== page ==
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On Monday arguably the most creatively dressed awards season crowd gathered at the Fairmont Century Plaza for the 2023 Costume Designers Guild Awards (CDGA), where winners of the newly dubbed Adrian Awards were announced in eight categories.
“I just have to say, this is one of the most stylish crowds I have ever seen ever,” said Hunter Schafer, who presented the award for excellence in sci-fi/fantasy film, which went to awards season darling Everything Everywhere All at Once’s costume designer, Shirley Kurata.
Also on hand to present awards were Austin Butler (in Valentino), Monica Barbaro (in Maison Yeya), Christina Ricci, Elizabeth Debicki, Haley Lu Richardson, Lewis Pullman, Ashley Park, Nazanin Boniadi (in Elie Saab) and Greg Tarzan Davis, along with a crowd that included Baz Luhrmann and his Adrian Award-winning wife Catherine Martin, Cate Blanchett (in Balmain), costume designers B. Akerlund and Arianne Phillips and more of the 1,200-plus costume designers and illustrators who are guild members.
Pleas for pay equity were on display, continuing a trend of past shows. Guests donned #NakedWithoutUs pins and plastered the slogan on everything from painted skirts to a magic-markered shaved head (as seen on Pretty Little Liars and The Bold Type designer Mandi Line) to Akerlund’s custom-designed grid apron with rhinestone wording. “It’s a fashion shield,” she told The Hollywood Reporter. Paddles saying “Pay Equity Now” were also on offer, with #NakedWithoutUs and #CDGPayEquity on the flip side.
“As a costume designer, I think it’s very important for people to understand that we are the lowest paid out of the department heads that are the triad for the director,” costume designer Deirdra Govan (Harlem) told THR. “And the wage gap, the one-to-one comparison between a costume designer and production designer, is quite significant. So, the pay equity battle that we’ve been mounting for some time is really how to close that gap and share our value and the importance that we bring and the impact that our designs have on popular culture and beyond.”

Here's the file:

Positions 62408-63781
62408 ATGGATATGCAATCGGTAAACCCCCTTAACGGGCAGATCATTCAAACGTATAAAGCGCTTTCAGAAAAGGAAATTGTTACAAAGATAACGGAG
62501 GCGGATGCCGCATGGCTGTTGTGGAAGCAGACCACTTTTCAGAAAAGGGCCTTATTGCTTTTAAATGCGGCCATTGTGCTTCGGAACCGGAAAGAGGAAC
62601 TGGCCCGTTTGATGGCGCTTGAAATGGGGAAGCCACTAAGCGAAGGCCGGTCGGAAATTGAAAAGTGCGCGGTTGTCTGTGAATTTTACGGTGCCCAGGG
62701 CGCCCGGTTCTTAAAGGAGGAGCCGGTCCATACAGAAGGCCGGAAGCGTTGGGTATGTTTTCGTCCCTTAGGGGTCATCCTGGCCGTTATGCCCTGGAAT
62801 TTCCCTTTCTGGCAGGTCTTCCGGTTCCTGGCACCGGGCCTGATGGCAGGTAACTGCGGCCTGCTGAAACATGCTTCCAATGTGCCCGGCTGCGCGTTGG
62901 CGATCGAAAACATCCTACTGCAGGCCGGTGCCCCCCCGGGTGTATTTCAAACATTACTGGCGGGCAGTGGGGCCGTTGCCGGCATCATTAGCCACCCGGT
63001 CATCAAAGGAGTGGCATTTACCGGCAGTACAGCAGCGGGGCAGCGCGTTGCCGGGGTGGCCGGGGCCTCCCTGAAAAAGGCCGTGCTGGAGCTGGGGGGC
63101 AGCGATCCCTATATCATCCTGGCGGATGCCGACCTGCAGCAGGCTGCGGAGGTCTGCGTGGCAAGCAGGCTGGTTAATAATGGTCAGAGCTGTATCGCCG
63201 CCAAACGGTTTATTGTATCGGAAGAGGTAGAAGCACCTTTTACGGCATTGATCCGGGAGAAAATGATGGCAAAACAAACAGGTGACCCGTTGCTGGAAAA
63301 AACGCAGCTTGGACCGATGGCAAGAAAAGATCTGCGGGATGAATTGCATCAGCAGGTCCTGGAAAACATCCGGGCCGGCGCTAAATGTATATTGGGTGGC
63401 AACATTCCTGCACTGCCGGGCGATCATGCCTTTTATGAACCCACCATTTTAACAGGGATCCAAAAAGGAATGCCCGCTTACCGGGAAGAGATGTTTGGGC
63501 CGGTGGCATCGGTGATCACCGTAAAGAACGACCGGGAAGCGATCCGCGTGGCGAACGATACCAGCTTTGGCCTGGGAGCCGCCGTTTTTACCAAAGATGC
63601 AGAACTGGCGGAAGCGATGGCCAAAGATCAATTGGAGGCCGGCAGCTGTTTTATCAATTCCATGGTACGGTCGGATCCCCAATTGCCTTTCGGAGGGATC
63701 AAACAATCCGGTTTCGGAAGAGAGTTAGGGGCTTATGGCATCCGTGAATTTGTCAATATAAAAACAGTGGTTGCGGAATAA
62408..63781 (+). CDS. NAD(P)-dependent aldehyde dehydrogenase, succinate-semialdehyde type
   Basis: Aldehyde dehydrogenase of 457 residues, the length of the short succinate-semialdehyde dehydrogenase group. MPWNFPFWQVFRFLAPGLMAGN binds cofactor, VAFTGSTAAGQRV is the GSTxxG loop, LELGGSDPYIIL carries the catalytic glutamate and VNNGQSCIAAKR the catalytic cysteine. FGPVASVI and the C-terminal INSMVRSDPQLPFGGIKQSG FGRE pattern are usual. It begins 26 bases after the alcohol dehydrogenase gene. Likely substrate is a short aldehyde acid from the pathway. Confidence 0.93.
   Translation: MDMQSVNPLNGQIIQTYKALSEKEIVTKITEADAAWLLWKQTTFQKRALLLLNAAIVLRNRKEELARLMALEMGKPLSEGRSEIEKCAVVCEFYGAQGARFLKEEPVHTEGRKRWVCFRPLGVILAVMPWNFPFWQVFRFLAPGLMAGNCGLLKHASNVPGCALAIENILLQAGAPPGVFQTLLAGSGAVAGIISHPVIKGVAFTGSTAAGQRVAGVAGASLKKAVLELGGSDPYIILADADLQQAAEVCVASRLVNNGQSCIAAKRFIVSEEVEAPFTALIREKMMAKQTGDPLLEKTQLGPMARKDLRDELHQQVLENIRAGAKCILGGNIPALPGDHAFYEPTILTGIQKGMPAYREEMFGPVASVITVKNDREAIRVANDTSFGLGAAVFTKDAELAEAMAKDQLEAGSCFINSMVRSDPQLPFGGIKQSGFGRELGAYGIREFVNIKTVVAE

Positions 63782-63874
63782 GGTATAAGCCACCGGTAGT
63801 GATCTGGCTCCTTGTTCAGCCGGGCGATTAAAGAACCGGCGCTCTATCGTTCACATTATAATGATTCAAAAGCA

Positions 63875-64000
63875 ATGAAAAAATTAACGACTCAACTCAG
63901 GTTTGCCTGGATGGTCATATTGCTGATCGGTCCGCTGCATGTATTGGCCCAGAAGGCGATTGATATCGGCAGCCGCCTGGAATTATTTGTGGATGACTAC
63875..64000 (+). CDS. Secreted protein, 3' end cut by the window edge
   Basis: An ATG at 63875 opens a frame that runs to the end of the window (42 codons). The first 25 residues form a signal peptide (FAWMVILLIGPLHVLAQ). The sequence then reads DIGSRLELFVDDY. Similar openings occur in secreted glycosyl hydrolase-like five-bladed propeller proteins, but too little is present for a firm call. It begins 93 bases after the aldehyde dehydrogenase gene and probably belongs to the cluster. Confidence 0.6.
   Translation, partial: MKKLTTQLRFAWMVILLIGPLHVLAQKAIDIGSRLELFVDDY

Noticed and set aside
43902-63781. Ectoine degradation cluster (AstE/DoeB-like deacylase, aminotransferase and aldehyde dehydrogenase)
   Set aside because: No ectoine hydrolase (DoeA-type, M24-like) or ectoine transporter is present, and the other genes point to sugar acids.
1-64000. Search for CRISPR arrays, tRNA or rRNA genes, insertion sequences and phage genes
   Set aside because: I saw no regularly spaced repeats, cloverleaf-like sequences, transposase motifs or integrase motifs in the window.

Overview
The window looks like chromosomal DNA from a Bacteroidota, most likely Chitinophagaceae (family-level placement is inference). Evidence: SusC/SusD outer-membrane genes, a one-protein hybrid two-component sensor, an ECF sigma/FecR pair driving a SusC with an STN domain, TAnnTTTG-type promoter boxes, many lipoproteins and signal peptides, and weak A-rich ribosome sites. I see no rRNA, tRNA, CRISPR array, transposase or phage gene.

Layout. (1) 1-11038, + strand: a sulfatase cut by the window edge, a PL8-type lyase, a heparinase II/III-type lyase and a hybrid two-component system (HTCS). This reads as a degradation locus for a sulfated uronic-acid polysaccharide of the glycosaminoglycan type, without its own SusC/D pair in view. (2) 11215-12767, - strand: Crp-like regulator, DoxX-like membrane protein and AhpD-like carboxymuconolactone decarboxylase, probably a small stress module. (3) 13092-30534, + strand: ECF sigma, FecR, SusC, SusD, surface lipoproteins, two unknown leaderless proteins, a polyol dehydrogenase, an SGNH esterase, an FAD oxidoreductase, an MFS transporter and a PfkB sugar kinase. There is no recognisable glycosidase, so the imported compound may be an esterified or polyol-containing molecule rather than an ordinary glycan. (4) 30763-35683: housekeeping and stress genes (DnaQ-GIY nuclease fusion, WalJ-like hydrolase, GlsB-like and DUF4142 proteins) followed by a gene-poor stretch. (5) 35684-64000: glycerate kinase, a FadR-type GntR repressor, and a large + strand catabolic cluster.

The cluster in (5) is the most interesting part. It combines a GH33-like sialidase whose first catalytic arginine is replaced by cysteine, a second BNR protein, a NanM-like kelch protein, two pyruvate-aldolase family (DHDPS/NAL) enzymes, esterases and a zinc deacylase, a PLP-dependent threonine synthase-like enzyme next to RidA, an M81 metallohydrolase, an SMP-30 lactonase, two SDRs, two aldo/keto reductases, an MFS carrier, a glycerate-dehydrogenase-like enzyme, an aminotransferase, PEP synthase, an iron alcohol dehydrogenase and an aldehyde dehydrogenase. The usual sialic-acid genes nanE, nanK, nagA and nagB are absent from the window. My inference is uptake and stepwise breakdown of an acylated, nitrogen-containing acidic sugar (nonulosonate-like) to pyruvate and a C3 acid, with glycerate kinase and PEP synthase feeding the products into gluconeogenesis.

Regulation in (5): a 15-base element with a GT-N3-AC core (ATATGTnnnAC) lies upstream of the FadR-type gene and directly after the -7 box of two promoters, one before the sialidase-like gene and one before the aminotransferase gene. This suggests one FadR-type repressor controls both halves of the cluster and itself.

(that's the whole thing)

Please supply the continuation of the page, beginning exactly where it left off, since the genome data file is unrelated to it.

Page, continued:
Nodding to his intensive collaboration with his wife Catherine Martin (winner of the CDGA award for excellence in period film), Luhrmann told THR: “We start wearing the clothes two years before we make the movie, nine thousand costumes. And what she’s done is all of these lost art forms. She’s got young people now learning how to do this art, how to do cutting, that’s how much she cares about costumes.”
Luhrmann then ushered over Mandy Walker, the third-ever female cinematography Oscar nominee for her work on Elvis. “Baz always has a lot of women as heads of department,” said Walker. “He’s a trailblazer. He gave me my first job — the first time a woman has shot a studio film over $130 million. Baz did that.”
A collaborator with Angela Bassett since the 1992 Spike Lee film Malcolm X, Ruth E. Carter recognized the actress with the spotlight award for her five roles “including queens, icons and leaders, totaling nearly 200 costumes and counting,” said Carter, noting the over 60 costume changes in What’s Love Got to Do With It. She continued: “I can think of two numbers that haven’t changed in over 25 years: My mom’s phone number and Angela Bassett’s measurements.” Bassett’s latest red carpet look was a Moschino double-breasted black-and-red suit accessorized with a fascinator.
Celebrating Bette Midler’s distinguished collaborator award, her 40-year-old-plus friend Billy Crystal jokingly listed RuPaul, Liberace and “maybe what Marjorie Taylor Greene wore to the State of the Union address” as the star’s competitors.
Also honored were costume designer Deborah L. Scott (Titanic, Avatar: The Way of Water), recognized with the career achievement award, and costume designer Rachael M. Stanley (Ally McBeal, Sisters), who received the distinguished service award.
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